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Revisiting Florida Divorce Mediation

I wanted to return in this post to a topic I have discussed before — the benefits of mediation for a divorce or other Florida family law case. It has been about a year since my last post about mediation, and in that time I’ve continued to become more and more convinced that mediation works, as a way of resolving family law cases.

As an example, a case of a couple who came in for mediation to attempt to settle the divorce action they wanted to file. Neither spouse had filed for divorce yet. In many respects this was a case in which a positive result in mediation was likely – the spouses were getting along well enough to be able to discuss the issues they needed to settle, and both wanted to settle the case without litigation. There were issues to address however. No agreement was reached after an initial two hour mediation session, but the parties left the session, ended up arriving at agreements between themselves, and came back for a final mediation session to address the last remaining issues and prepare a Settlement Agreement. I’ve also had cases where I am the attorney for one party and didn’t believe the parties were going to be able to arrive at an agreement during mediation, but they do.

One or two anecdotes are not a guarantee of positive results in other situations, but one factor that helps parties arrive at an agreement through mediation is that as part of a mediation, each party receives new information to consider, from each other and also the mediator. Although a mediator is not permitted to give legal advice to either party, the mediator can provide general information about Florida law and related issues. You can follow this link regarding Florida Divorce Mediation for more of a discussion regarding the differences between the types of information or guidance attorneys and mediators can provide. In addition, there is an old adage (that I believe came out of research and writing at the Mental Research Institute in Palo Alto, California years ago) – that you cannot not communicate. So even for a mediator who attempts to remain as much of a blank screen as possible and simply serve as a facilitator or intermediary between the parties, the parties will still pick up information from the mediator. It is important I believe for a mediator to recognize that mediation can be a quick process, the potential influence they can have on the parties, and that for all people, including mediators, first impressions and judgments are not always the same as what you arrive at after thinking through an issue more thoroughly. For some issues, although it is helpful for a mediator to think of options or paths to settlement for the parties, it is important for the mediator to not engage in the thought process of beginning to make a value or other judgment about how an issue should be resolved. In any event, the parties receive during mediation and walk away with new information, and my experience is that people take in this information, think about it and what it means for how their case might turn out and how it should be settled, and that this a factor that leads to issues being settled.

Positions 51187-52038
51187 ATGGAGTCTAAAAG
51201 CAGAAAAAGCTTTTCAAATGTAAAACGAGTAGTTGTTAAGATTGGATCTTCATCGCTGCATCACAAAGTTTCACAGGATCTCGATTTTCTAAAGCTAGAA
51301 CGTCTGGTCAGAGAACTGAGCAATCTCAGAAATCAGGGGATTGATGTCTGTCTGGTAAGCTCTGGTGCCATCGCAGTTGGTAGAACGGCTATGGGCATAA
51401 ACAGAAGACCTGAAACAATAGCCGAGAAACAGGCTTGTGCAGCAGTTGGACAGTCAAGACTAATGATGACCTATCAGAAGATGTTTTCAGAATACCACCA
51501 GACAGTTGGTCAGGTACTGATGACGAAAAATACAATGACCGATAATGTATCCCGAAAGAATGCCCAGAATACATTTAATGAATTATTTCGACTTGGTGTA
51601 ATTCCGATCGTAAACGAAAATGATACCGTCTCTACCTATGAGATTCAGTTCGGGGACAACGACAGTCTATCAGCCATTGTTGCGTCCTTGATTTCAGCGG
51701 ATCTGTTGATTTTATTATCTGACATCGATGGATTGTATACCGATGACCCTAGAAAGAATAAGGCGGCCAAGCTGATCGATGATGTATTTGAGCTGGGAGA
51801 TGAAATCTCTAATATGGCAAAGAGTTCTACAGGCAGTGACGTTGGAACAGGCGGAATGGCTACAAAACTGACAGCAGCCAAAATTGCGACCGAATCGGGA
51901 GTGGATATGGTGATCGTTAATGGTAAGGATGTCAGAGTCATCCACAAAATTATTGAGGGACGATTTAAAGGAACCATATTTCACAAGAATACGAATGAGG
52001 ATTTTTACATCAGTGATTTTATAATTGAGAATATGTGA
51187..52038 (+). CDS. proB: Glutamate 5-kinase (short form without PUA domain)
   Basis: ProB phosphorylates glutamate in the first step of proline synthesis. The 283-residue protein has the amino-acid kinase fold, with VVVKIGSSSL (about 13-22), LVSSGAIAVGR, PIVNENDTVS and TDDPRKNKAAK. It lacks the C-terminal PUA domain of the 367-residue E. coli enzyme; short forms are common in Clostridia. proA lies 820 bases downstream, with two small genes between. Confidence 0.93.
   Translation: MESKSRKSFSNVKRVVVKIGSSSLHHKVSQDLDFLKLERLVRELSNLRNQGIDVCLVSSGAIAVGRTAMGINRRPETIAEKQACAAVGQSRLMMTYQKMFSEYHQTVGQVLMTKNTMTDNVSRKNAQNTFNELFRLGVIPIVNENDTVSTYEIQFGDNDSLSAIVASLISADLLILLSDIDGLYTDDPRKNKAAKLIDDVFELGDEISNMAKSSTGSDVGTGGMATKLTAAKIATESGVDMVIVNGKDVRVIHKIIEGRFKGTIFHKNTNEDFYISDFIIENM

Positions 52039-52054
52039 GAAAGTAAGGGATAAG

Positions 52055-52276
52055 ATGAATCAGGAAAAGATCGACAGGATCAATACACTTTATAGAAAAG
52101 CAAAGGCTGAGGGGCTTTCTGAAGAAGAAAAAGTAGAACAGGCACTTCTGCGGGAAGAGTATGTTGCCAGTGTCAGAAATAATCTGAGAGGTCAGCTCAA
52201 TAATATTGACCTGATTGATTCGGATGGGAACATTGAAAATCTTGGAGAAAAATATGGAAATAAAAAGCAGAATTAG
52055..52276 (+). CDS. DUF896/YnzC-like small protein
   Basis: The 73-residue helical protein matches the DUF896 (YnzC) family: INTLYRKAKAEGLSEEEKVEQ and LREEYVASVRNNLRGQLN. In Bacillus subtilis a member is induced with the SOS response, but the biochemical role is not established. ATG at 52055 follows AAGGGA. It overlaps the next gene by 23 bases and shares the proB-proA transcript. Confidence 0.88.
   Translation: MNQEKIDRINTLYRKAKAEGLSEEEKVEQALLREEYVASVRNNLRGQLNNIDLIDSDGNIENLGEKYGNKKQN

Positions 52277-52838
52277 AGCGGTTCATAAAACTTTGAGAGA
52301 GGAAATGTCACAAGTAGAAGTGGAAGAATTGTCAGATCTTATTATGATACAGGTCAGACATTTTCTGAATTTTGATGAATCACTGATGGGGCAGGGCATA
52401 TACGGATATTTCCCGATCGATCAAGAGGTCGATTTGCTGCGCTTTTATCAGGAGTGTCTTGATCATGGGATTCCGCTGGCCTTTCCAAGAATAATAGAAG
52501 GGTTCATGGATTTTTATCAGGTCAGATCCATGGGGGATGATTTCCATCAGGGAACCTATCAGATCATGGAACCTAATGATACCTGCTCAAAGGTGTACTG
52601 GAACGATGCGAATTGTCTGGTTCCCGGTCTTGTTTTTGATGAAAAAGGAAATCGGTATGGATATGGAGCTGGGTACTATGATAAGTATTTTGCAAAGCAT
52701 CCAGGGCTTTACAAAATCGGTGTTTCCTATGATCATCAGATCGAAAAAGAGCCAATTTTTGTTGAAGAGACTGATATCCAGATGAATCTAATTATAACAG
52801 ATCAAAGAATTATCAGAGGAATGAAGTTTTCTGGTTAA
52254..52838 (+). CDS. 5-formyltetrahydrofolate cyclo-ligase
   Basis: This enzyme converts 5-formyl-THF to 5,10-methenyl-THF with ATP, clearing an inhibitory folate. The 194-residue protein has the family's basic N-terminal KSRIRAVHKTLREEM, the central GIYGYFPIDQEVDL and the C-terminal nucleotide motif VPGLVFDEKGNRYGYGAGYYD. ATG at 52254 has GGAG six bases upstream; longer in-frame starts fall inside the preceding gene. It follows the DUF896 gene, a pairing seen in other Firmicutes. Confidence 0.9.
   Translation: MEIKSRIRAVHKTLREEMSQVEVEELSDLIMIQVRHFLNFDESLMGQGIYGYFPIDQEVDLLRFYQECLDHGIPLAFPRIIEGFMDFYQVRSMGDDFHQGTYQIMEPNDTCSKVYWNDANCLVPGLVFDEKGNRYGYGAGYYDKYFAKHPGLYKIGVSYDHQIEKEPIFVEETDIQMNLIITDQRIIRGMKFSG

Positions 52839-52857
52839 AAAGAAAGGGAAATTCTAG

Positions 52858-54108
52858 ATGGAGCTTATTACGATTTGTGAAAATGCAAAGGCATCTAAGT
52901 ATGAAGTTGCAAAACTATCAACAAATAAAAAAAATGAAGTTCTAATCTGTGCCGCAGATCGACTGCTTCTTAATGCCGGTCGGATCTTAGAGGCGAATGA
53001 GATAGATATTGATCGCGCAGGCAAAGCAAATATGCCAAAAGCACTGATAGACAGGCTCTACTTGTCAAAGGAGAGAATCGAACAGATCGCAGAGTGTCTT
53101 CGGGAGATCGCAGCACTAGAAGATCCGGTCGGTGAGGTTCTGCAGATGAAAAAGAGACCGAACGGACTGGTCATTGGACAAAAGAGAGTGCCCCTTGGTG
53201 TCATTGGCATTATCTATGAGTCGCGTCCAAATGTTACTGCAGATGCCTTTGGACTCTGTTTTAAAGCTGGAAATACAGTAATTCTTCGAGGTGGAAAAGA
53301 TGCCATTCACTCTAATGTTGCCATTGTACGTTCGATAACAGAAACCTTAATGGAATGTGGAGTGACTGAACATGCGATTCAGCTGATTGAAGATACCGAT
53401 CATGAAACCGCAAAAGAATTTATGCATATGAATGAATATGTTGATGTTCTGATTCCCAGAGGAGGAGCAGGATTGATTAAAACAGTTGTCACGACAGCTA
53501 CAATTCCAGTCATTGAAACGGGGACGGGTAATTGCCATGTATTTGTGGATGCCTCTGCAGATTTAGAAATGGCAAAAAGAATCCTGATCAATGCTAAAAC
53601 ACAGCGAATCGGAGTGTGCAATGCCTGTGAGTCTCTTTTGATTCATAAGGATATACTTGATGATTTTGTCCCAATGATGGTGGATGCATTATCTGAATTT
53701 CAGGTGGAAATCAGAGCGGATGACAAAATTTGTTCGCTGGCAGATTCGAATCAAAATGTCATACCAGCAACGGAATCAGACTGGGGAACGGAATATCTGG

There are also ways that a mediator can be more active or directive in asking parties questions about the positions they are taking, in a sense challenging their position, or at least asking them to respond to questions or address the factors they believe support the position they are taking on an issue. In cases where the parties are represented by attorneys, mediators often feel free to be more directive in giving their opinions about issues in the case.

This is by no means a full discussion of the factors that go into a mediation arriving at positive results. There are graduate programs in dispute resolution and much literature regrading the process. There are also the emotional issues underlying any family law dispute that can more or less be addressed in a mediation. The point though that I am making here, is that mediation seems to work.

One issue to consider is that it’s worth taking the time to arrive at a thorough Settlement Agreement, and Parenting Plan if there are children involved. The expense of the extra time can be a factor many times, and some times there aren’t many issues to address or the parties are comfortable with not being specific in their agreement. But if an agreement is rushed or vague, it can create problems down the road.